To test this hypothesis, capsules containing enteric coated micropellets of XI were manufactured. This capsule design has been used in the past for protecting drugs from the acidic environment of the stomach, allowing gastric emptying of micropellets with a size between 2 mm and 3 mm through the pylorus with food and quick release of the enzymes in the neutral environment of the duodenum.[29] Ingested watery solutions of poorly absorbable carbohydrates start reaching the cecum after an oro-cecal transit time of 60 ± 7 min [mean + standard deviation (s.d.)] in symptomatic and 96 ± 16 min (mean + s.d.) in asymptomatic persons[32]; during this time the enzyme presumably would catalyse the isomerisation of fructose to glucose, which is actively absorbed by the intestinal mucosa via the SGLT-1 transporter.[33] We hypothesised that due to active absorption of glucose, the equilibrium of the isomerisation process would be pushed towards glucose. As a consequence, less fructose would enter the colon and be metabolised by colonic bacteria, resulting in less hydrogen production, and possibly also reduced symptoms related to incompletely absorbed fructose.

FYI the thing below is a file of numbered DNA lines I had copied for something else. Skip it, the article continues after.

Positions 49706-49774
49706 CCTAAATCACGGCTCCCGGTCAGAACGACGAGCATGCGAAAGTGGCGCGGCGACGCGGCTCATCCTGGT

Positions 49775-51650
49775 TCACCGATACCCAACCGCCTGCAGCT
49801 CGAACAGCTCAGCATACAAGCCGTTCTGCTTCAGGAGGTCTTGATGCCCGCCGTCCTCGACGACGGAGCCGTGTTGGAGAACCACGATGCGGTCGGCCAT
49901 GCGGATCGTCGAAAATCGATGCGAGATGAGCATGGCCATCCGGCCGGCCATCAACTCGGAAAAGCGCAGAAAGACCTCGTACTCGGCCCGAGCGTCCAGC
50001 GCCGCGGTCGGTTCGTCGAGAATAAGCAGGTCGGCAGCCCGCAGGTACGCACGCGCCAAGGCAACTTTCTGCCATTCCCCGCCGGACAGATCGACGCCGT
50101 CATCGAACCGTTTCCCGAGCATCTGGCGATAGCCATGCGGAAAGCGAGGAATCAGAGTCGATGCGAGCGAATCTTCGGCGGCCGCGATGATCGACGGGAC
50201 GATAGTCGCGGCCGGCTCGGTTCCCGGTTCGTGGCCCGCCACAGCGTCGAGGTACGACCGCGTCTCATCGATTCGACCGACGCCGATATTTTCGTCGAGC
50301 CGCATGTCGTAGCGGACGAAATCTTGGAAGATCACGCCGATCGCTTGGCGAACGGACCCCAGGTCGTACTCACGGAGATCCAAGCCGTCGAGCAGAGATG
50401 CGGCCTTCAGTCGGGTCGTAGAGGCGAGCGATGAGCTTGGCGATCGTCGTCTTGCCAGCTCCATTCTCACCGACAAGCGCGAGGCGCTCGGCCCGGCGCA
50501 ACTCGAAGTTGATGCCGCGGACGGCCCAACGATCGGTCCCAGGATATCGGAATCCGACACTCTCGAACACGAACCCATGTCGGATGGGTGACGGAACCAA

To prove this hypothesis, we studied the effect of XI on breath hydrogen excretion after ingestion of fructose. Our study group consisted of patients who had presented for the evaluation of abdominal symptoms and in whom fructose malabsorption was established within the previous 12 months by the use of a fructose hydrogen breath test. It has been demonstrated in the past, that this group may include patients with functional gastrointestinal disorders who are more likely to develop symptoms at lower doses of ingested fructose,[1] possibly representing visceral hypersensitivity which has been demonstrated in patients with IBS.[34, 35]